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Robert Abbott
Robert Abbott
Articles (899)  | Author's Website |

Should We Have Confidence in AutoZone?

Strong growth and profitability highlight this auto parts company's profile

On Dec. 15, AutoZone Inc (NYSE:AZO) authorized an additional $1.5 billion for share buybacks, signaling its confidence in the company's future.

Should investors share that confidence?

In its most recent 10-K filing, for the year that ended Aug. 29, 2020, it described itself as "the leading retailer, and a leading distributor, of automotive replacement parts and accessories in the Americas."

At fiscal year-end, it operated 5,885 stores in the U.S., 621 stores in Mexico and 43 in Brazil. Those stores carry new and remanufactured parts for cars, utility vehicles, vans and light trucks.

Most of the stores also have a commercial sales program that deals with repair garages, auto dealers, service stations and public sector accounts. In addition, it sells auto diagnostic and repair software and sells through its own online portal.

AutoZone also reported that it operates in a highly competitive market, driven by factors such as name recognition, product availability, customer service, store location and price. It added the aftermarket parts industry competes in two main segments, retail DIY (do-it-yourself) and DIFM (commercial do-it-for-me).

There are four big auto parts chains, including AutoZone (annual revenue: $12,993.190); its three biggest competitors (and their annual revenues) are:

  • O'Reilly Automotive Inc (NASDAQ:ORLY): $11,258.70
  • Genuine Parts Co (NYSE:GPC): $18,902.81
  • Advance Auto Parts Inc (NYSE:AAP): $9,853.80.

What's ahead for the industry? According to Grand View Research, it is modest growth,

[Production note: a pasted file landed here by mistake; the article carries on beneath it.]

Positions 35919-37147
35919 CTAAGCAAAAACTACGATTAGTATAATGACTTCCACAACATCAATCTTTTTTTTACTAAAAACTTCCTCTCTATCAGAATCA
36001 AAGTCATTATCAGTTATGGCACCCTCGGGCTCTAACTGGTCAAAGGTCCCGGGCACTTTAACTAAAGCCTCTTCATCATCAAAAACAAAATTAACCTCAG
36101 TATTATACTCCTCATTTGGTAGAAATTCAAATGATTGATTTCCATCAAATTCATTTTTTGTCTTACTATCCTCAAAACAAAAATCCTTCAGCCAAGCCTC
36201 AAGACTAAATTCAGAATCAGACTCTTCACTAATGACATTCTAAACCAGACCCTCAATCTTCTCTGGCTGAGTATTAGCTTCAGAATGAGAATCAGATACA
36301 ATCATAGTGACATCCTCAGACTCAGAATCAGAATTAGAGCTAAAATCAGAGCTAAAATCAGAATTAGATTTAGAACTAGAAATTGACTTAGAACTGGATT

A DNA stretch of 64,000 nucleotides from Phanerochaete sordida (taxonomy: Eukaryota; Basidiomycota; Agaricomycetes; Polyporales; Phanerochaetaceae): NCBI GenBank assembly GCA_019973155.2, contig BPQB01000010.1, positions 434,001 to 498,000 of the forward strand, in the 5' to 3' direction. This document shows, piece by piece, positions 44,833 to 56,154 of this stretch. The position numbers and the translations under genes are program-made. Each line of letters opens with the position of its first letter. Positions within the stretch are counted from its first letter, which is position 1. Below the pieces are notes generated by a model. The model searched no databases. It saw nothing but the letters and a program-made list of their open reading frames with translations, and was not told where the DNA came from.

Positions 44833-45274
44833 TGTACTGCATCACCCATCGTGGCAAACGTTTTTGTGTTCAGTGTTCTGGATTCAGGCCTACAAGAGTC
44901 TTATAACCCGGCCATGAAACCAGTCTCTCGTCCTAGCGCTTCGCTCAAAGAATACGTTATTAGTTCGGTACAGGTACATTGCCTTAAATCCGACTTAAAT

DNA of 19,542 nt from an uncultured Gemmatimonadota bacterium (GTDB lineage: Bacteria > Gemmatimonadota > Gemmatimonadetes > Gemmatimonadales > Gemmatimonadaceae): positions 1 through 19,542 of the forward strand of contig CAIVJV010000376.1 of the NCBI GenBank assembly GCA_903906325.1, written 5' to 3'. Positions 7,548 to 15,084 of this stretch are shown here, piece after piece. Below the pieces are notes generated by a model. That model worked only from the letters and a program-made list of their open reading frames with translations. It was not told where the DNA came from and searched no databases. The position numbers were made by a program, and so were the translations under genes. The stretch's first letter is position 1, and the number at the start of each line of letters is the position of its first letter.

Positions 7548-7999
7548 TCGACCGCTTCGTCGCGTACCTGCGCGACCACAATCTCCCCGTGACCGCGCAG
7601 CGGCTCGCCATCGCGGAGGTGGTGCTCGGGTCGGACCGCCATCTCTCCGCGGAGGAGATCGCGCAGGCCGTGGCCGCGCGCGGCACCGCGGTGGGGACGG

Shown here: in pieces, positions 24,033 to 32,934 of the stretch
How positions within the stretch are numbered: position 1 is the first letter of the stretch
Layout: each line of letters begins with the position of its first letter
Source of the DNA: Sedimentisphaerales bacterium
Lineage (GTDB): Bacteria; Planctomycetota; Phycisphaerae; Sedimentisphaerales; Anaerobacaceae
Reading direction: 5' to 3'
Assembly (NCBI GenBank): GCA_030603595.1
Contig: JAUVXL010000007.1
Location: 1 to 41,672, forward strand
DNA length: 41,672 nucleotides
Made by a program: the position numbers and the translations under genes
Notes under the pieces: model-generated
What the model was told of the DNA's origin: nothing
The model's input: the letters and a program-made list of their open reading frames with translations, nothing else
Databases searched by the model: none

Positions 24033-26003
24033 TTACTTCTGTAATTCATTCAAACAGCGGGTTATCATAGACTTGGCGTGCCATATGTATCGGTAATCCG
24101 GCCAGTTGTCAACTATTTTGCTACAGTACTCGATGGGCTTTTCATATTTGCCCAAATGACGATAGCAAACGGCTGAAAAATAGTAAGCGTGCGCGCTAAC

"The global automotive aftermarket size was valued at USD 378.4 billion in 2019 and is expected to grow at a compound annual growth rate (CAGR) of 4.0% from 2020 to 2027. The market is majorly driven by the pursuit of automobile drivers to enhance their vehicle performance in terms of exhaust sound, speed, appearance, along with other aspects."

If past is prologue, AutoZone may be able to beat that growth rate; see the three-year growth rates for revenue, Ebitda and earnings per share at the bottom of the profitability table:

AutoZone profitability

Over the past 10 years, the average earnings per share growth rate was 15.60% annually. That's consistent with growth of the share price over the same period:

AutoZone 10-year price chart

Whether we talk about earnings growth at 4% or 15.6%, the odds are good that shareholders should see similar share price increases over the next decade.

One of the keys to that kind of growth is the amount of free cash flow available to pour into growth initiatives, to lease or buy land, build and stock stores, to train staff and so on. This 10-year chart shows a distinct improvement in recent years:

AutoZone free cash flow chart

AutoZone also has the financial strength to keep growing at a faster rate than the industry:

AutoZone financial strength

The low ranking, 4 out of 10, derives mainly from its debt situation; for example, its cash-to-debt ratio is just 0.2. That's weaker than the retail-cyclical industry's 10-year median of 0.52 and its own 10-year median.

The Piotroski F-Score is reasonable, while the Altman Z-Score is in what is called the "gray" area, suggesting fiscal stress.

The bright spot on this table is the difference between what the company pays, on average, for its capital and what it earns from it. It's a lopsided relationship on the positive side. The weighted average cost of capital is 5.3%, while the return on invested capital comes in at 25.11%. Management has allocated its capital well.

Going back to the profitability table, AutoZone has strong margins; 19.49% for its operating margin and 14.05% for the net margin. Both are ahead of the industry and its own history, and suggest a competitive advantage or moat.

AutoZone does not pay a dividend, but it has rewarded shareholders by buying back its own shares quite consistently and will continue in 2021, as we saw above. The net result of its repurchases over the past decade is that earnings are being shared among fewer and fewer shareholders: